Goji does not require a WiFi connection to validate your visitor’s entry. However, WiFi is necessary for tracking and alert features. The Goji deadlock can be operated via smartphone or fob (an additional $40 each). It also includes traditional key backups, a 24-7 support hotline and a network of approved locksmiths should you need professional assistance.

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Ok-i-Dokeys ($199, iOS or Android)

This system is perhaps the most expandable and customizable of today’s smart lock options. It installs right on top of any existing deadbolt with an interior latch-style lock, so you can continue using your current key even after the system is in in place.

Ok-i-Dokeys can start with just one electronic deadbolt that can be operated via Bluetooth-enabled smartphone. Or, you can add on locks for your garage and exterior gates, and manage it all remotely with the purchase of a Smart Gateway that utilizes your home wireless network. With an optional Smart-Reader ($99.99) accessibility can be granted to cell phones, wristbands, fobs or keycards. These options do not require wireless connectivity.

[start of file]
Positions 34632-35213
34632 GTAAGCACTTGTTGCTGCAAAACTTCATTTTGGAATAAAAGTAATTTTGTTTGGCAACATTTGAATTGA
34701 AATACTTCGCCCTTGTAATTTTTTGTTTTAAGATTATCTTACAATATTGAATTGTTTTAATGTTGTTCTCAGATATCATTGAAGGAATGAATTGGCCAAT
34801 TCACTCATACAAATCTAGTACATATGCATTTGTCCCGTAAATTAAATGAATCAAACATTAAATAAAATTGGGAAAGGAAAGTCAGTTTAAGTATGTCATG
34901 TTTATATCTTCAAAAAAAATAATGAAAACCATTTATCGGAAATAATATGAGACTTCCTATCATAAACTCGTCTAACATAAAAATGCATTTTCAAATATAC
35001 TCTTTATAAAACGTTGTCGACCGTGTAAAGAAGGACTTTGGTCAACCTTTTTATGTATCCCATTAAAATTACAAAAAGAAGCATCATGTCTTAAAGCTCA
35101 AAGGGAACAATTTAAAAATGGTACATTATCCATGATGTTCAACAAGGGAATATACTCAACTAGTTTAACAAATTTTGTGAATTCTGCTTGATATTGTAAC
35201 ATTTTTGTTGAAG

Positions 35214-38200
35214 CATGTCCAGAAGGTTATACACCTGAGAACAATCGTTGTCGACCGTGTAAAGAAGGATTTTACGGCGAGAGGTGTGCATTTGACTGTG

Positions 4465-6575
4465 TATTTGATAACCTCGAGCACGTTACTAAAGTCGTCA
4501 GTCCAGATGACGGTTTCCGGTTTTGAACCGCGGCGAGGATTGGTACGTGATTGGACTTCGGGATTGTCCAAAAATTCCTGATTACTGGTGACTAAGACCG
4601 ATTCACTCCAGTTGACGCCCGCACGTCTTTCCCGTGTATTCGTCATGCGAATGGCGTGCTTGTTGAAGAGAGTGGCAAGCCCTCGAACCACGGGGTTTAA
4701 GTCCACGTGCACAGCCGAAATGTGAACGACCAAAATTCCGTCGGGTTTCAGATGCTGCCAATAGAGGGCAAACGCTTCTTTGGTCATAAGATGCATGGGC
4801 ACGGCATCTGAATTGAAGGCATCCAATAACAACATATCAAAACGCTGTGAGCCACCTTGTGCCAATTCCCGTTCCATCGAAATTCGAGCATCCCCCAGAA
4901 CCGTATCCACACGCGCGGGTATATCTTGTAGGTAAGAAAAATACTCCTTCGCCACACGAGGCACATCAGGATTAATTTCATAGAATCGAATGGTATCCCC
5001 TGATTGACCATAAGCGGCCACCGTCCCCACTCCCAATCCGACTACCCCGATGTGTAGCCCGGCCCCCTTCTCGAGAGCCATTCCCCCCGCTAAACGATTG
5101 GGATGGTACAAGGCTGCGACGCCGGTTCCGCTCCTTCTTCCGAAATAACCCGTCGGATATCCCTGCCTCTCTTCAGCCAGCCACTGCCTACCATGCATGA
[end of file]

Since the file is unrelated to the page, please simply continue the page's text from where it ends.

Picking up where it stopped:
Homeowners also have optional hands-free settings and intruder alerts with Ok-i-Dokeys. One caveat: The plastic-exterior gadgets in the Ok-i-Dokeys arsenal are arguably less attractive than those of its competitors. This downside becomes more apparent as you extend your system.

Yale 2 You Mobile Phone Entry ($224.99, Android only)

This is the newest offering from Yale, one of the oldest international lock brands. Unlike the other offerings covered here, it has no keyhole. Access is granted via Android device or by entering an access code into the touch-screen keypad.

The owner can distribute and retrieve up to 10 digital keys via the accompanying app. Owners can monitor access history and get alerts whenever someone enters or exits. They also can set up access codes that can be entered manually by visitors without an Android device.

Due to its keypad, the exterior unit is relatively large (2 3/4" wide x 5 1/2" tall), so it will have a visual impact on your entry door. It is available in a nickel, brass or oil-rubbed bronze finish.

Michael Franco is a science and technology writer who secretly wishes he was an astronaut. His work has appeared in CNET, HowStuffWorks.com and Discover Magazine.